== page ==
The remaining 21 counts were similar and related to the one quoted above and concerned allegations that Lewis willfully made false reports of occupancy beginning in late 1992 through mid-1997. The indictment was filed on June 16, 1998. The 21 related counts were dropped, including allegations that Lewis falsely lowered the income amounts for some tenants and indicated that certain student tenants were not students.
Following an examination of Bentley Court's tax returns, the examining revenue agent concluded that Bentley Court had falsified documents, including changing income amounts and indicating that certain Bentley Court tenants were not students, when, in fact, they were. These falsifications were effected to support Bentley Court's claim for the qualified tax status involving low-income housing credits. A review conducted by the South Carolina State Housing Finance and Development Authority revealed that 90 percent of the tenants in Bentley Court's apartment complex were students. Respondent's examining agent concluded that the apartment complex did not qualify because it did not have qualified tenants, as defined by law. Accordingly, the low-income housing credits were disallowed for Bentley Court's 1993, 1994, and 1995 years, and one-third 3 of the credits claimed for the 1990, 1991, and 1992 years was recaptured, because the units were not occupied by qualifying tenants.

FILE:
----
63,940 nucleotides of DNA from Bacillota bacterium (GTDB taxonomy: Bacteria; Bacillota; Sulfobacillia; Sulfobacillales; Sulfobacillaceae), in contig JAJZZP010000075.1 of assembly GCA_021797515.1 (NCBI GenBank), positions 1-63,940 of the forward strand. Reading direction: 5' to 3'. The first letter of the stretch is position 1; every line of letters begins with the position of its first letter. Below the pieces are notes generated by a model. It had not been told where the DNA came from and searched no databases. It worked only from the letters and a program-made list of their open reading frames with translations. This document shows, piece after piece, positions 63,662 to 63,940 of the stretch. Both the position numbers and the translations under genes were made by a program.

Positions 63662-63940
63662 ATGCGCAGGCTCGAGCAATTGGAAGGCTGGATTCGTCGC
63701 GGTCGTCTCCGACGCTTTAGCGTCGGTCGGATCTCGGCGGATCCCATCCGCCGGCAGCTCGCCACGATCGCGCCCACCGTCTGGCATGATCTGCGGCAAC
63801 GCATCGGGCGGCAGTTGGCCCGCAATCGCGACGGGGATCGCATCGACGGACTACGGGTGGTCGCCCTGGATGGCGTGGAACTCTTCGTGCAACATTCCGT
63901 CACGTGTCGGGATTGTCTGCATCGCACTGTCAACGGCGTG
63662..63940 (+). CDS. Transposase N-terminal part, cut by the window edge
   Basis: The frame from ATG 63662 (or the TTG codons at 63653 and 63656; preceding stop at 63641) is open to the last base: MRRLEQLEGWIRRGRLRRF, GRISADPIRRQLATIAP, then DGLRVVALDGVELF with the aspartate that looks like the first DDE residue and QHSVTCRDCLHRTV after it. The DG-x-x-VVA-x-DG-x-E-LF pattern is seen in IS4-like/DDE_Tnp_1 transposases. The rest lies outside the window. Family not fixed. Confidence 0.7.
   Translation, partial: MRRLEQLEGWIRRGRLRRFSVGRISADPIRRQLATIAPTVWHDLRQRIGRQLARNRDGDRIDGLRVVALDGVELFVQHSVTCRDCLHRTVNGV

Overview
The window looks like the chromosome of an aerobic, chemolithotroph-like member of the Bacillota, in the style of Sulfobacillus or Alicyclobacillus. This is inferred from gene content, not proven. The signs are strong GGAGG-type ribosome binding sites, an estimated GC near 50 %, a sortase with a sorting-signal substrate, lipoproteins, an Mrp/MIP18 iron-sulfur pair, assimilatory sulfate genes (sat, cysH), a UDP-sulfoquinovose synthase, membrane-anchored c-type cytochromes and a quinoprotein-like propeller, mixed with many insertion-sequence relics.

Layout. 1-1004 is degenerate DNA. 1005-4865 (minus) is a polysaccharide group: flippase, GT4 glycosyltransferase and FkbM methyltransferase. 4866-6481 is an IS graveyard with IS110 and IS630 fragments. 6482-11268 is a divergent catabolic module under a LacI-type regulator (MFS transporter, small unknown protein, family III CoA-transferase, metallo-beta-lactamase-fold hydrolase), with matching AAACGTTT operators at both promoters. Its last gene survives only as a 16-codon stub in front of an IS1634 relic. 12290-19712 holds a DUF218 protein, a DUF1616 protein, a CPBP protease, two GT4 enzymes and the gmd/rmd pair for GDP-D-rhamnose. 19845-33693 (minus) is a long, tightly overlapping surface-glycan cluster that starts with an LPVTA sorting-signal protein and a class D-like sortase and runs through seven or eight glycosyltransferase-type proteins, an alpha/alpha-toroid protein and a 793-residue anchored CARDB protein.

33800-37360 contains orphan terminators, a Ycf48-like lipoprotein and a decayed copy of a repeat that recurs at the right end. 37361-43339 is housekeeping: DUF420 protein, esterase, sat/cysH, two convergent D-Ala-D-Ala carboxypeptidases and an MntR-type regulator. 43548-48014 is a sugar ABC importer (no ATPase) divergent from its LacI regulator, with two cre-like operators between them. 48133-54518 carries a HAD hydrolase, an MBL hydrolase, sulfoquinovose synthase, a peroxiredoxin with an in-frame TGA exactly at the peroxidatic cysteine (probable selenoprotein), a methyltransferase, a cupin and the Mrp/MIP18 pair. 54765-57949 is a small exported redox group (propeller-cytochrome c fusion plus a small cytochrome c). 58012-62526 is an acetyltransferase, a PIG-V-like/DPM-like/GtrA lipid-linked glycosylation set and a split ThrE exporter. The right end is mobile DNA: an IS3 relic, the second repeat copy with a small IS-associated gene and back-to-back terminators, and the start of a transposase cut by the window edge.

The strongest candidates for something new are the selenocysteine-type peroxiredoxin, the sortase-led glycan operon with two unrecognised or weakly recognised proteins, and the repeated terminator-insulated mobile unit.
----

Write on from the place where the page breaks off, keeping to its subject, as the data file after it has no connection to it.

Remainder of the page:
3 ═ The Notice of Final Partnership Administrative Adjustment for 1993 contained the following schedule showing the computation of the amount of recapture, as follows:
There is no further explanation or dispute about this computation.